*list*

# Statistics and Data Science: A Modeling Approach

## 11.1 PRE and F Ratio Revisited

Constructing confidence intervals around parameters is a perfectly fine way to test the difference between two models. But in this chapter we are going to explore a new method, the F test. The F test is probably the most widespread method for comparing statistical models, and by now you have all the concepts you need to understand how it works.

Let’s start by going back to the model we just fit, the one we saved in an object called **Condition.model**. In the DataCamp window below, add code to run `supernova()`

to get the ANOVA table for **Condition.model**.

```
require(tidyverse)
require(mosaic)
require(Lock5Data)
require(okcupiddata)
require(supernova)
```

```
Condition.model <- lm(Tip ~ Condition, data = TipExperiment)
# add code to get the supernova table for this model
```

```
Condition.model <- lm(Tip ~ Condition, data = TipExperiment)
# add code to get the supernova table for this model
supernova(Condition.model)
```

```
ex() %>% check_output_expr("supernova(Condition.model)")
```

```
Analysis of Variance Table
Outcome variable: Tip
Model: lm(formula = Tip ~ Condition, data = TipExperiment)
SS df MS F PRE p
----- ----------------- ------- -- ------ ----- ------ -----
Model (error reduced) | 402.02 1 402.02 3.305 0.0729 .0762
Error (from model) | 5108.95 42 121.64
----- ----------------- ------- -- ------ ----- ------ -----
Total (empty model) | 5510.98 43 128.16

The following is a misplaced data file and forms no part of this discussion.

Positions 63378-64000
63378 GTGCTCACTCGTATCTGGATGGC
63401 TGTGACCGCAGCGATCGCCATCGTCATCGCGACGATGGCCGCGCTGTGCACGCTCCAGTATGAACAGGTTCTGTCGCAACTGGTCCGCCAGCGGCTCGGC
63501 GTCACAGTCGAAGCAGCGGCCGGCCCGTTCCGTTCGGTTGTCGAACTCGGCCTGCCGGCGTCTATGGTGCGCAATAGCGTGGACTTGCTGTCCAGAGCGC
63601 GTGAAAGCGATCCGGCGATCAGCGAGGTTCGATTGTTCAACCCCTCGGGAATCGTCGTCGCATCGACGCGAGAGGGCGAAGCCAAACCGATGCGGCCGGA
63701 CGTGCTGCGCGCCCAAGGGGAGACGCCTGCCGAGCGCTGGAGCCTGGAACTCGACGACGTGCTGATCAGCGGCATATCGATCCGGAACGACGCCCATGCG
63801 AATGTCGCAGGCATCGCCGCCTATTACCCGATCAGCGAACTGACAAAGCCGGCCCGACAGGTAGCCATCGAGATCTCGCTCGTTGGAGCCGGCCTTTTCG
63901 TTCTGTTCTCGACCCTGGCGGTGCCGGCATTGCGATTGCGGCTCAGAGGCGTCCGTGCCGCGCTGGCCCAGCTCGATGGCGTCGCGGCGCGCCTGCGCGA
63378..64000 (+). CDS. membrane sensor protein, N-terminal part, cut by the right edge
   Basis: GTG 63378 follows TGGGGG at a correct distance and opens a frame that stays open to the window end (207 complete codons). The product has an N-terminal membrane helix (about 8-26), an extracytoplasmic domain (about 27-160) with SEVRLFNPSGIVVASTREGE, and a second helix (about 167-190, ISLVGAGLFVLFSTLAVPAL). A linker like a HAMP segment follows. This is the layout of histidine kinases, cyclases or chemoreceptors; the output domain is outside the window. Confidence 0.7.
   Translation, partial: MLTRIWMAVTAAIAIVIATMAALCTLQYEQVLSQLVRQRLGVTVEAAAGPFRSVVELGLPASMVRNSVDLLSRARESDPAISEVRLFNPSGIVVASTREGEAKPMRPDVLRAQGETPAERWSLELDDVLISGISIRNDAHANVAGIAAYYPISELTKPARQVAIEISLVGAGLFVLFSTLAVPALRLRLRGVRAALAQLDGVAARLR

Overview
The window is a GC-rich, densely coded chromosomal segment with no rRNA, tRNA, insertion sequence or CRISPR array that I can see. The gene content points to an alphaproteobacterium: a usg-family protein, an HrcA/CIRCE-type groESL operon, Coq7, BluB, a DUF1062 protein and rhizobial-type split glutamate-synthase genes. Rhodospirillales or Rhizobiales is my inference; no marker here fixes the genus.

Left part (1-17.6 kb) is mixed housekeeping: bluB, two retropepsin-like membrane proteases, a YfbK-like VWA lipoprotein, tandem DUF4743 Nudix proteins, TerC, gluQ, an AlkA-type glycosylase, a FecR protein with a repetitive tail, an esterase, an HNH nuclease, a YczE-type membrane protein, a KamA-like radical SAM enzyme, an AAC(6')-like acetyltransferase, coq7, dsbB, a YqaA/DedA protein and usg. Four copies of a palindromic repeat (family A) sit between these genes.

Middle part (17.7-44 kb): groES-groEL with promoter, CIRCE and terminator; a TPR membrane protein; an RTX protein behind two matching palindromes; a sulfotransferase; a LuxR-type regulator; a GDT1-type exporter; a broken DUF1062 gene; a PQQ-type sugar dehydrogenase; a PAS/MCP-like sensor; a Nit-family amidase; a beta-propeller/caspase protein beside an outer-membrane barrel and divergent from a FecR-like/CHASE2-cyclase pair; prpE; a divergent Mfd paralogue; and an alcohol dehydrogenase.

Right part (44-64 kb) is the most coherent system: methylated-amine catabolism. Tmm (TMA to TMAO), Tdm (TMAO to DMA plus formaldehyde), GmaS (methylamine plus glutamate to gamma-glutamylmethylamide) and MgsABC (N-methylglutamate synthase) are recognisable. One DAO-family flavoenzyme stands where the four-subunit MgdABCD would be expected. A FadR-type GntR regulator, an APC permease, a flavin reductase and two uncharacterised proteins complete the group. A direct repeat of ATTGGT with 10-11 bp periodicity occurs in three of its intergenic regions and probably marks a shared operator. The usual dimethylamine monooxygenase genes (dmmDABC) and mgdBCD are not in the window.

```

In Chapters 7 and 8 we introduced `supernova()`

and spent considerable time developing the concept of PRE, and a little less time developing the F ratio.

PRE, or Proportional Reduction in Error, indicates the percentage of total variation in the outcome variable that can be explained by the more complex model (in this case, the two-group model we called **Condition.model**). The F ratio is closely related to PRE, though it takes into account the number of degrees of freedom used to fit the model. Both are ways of quantifying the strength of the relationship between the explanatory and outcome variables. You can think of F as a measure of the strength of a relationship (like PRE) per parameter included in the model.

The fact that the two-group model has a positive PRE is pretty much a given. Our data shows that adding **Condition** to the model helps explain .07 of the error that remained unexplained. But is that .07 meaningful? Is that a lot? The only way PRE would be equal to 0 is if there were no mean difference at all between the two groups in the sample. In that case, knowing which group a table was in (**Smiley Face** or **Control**) would add no predictive value, and thus result in 0 reduction in error.

But just as finding a difference between the two means does not by itself rule out the possibility that the true difference in the DGP could be 0, the same is true of PRE. Just because in the sample distribution the two-group model reduces error by .07, that doesn’t necessarily rule out the possibility that the true PRE in the population might be 0.

A sampling distribution of \(b_1\) help us put the observed difference of means in context. So far, we have generated sampling distribution by bootstrapping—resampling from a population with individuals represented in our sample. This is a hypothetical DGP with a true mean difference that is exactly the same as our sample.

But now we want to generate a sampling distribution to help us answer this question: could the mean difference observed by the researchers have occurred just by chance if the true mean difference in the DGP was 0?

Previously, we learned methods of simulation and bootstrapping to help us implement various DGPs that we dreamed up. How would we implement a situation where there was no relationship, that is, a \(\beta_1=0\), between **Condition** and **Tip**? One way to break any relationship in the data is to shuffle the values of **Condition** so that the **Tip** would be randomly related to whether there was a smiley face, or nothing, on the check.